Author (CT) scan to final implant is described,

Author investigates the potential of implementing digital

design and Electron Beam Melting(EBM) for manufacturing of fixation plates within trauma orthopedics.

A contribution to the development of a routine for the customization of trauma

plates for complex fractures was made. The routine has to be

streamlined, especially as regards the modeling, the post processing and the

Sharing of digital information to be implementable within the orthopedics Design procedure for patient-specific implants using AM.

 The design procedure from computed tomography (CT) scan to final implant is described, with an example of a fracture in the distal tibia, Fig. 6.

The purpose of acquiring a 3D CT scan is to produce a volumetric data set of the fractured bone or part of the skeleton that needs an implant. Two different medical imaging techniques are magnetic resonance imaging (MRI) and CT. A CT is built up of a large series of 2D slices of data to represent the 3D geometry and each CT image is written as an individual file within a directory structure. The format of the images follows the medical industry standard, called DICOM (digital imaging and communications in medicine). The design procedure starts with removing the unwanted structures (skin, fat, muscles) from the CT data, using a threshold segmentation technique, where pixels are distinguished within an image by their grey-scale value. In CT the pixel values, also known as Hounsfield units, range from -1024 to +3072. Bone, is represented by the CT number range from approximately +100 to +2000, where the highest number indicates the densest bone. After bone segmentation, the part of the skeleton is mathematically modeled into a 3D model, where the surface contours of the geometry are described by small, triangular surface elements. The full data set is known as a stereolitography (STL) file. This format is commonly used in AM, as it is easily transferrable between many software packages 24.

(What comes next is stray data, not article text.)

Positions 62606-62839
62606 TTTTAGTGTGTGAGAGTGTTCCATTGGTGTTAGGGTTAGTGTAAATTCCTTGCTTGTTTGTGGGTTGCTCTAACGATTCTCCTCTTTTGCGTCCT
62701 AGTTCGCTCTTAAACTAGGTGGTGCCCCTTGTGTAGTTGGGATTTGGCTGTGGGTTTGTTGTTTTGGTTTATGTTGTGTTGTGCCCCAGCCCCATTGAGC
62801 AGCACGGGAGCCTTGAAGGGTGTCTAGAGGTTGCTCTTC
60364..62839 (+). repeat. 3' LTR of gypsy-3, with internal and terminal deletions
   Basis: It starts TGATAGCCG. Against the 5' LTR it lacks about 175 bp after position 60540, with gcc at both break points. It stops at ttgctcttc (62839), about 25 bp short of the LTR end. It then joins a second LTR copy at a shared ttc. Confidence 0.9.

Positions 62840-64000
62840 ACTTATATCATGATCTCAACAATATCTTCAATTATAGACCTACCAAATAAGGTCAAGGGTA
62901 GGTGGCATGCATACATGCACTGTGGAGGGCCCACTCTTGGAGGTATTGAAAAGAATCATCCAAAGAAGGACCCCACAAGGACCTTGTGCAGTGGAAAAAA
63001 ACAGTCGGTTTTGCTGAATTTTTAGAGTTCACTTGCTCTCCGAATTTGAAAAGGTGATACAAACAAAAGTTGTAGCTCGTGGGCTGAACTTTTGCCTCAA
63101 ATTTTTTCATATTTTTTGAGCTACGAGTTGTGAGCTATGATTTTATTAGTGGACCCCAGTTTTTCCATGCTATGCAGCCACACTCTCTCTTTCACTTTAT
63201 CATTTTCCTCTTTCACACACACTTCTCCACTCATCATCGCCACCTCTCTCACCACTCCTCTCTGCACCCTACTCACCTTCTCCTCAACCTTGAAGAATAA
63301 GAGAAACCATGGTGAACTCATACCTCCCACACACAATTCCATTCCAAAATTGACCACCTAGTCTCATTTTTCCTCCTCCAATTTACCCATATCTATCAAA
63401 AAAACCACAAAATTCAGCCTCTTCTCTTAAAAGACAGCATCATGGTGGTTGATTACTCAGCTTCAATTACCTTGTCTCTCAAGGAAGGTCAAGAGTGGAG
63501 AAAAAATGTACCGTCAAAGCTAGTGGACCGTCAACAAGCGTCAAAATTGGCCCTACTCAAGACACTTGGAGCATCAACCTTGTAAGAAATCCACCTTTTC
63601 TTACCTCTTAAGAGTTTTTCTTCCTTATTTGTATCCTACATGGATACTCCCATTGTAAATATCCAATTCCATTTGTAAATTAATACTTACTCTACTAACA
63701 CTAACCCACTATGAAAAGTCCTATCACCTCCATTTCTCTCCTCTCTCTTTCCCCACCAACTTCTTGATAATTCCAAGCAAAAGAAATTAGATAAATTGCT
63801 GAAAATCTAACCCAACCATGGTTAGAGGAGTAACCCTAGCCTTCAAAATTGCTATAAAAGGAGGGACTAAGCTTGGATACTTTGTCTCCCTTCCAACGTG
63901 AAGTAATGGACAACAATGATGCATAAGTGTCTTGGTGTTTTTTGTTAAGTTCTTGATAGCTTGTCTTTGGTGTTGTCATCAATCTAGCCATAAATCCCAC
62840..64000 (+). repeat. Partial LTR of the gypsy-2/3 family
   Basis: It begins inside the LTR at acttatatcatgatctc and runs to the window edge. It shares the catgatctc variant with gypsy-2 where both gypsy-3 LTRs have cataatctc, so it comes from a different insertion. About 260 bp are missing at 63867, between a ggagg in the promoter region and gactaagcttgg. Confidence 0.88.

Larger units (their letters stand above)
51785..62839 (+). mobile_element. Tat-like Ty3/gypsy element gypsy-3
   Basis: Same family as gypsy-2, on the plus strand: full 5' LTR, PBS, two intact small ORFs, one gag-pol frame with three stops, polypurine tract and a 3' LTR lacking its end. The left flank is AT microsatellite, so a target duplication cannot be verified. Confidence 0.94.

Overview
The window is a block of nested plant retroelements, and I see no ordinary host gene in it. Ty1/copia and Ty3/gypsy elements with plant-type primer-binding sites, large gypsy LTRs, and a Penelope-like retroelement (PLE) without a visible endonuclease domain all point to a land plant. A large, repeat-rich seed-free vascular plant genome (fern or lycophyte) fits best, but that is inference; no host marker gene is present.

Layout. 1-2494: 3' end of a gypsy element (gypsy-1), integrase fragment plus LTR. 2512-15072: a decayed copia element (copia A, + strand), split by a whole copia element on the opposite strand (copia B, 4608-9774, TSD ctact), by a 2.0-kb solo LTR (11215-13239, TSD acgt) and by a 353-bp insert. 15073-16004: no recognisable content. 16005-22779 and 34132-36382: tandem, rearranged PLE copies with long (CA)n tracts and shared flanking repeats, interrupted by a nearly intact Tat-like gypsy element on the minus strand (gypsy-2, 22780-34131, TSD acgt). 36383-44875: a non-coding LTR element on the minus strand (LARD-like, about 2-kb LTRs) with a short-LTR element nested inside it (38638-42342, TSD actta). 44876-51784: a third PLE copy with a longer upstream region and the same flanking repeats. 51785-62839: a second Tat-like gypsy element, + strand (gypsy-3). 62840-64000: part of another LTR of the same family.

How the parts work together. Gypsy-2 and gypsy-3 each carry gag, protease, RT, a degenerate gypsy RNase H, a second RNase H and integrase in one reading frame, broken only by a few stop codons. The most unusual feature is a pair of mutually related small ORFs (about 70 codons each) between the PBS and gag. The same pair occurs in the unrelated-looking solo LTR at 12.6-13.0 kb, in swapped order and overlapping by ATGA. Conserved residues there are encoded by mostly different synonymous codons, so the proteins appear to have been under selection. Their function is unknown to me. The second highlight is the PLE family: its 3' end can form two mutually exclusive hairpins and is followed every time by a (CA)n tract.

Based on the type of implant to be manufactured, the STL file of the bone model can be used as it is, or should be modified in proper way. In this case, the fracture needed to be reduced (moving the fractions to their correct positions) to form the base for modeling the final implant. Different software packages can be used for this purpose. The reduced bone model is later used as a base for orientation of the screws and modeling of the implant. When the final design of the plate is obtained, the STL-file of the plate is prepared for manufacturing and sent to the Additive Manufacturing Machine. Preferably, several different implants, or other parts are made in the same build (Fig. 6) since the build time is primarily affected by the height of the build. Finally the parts are post processed to meet the demands of the specific implant.

BACK TO TOP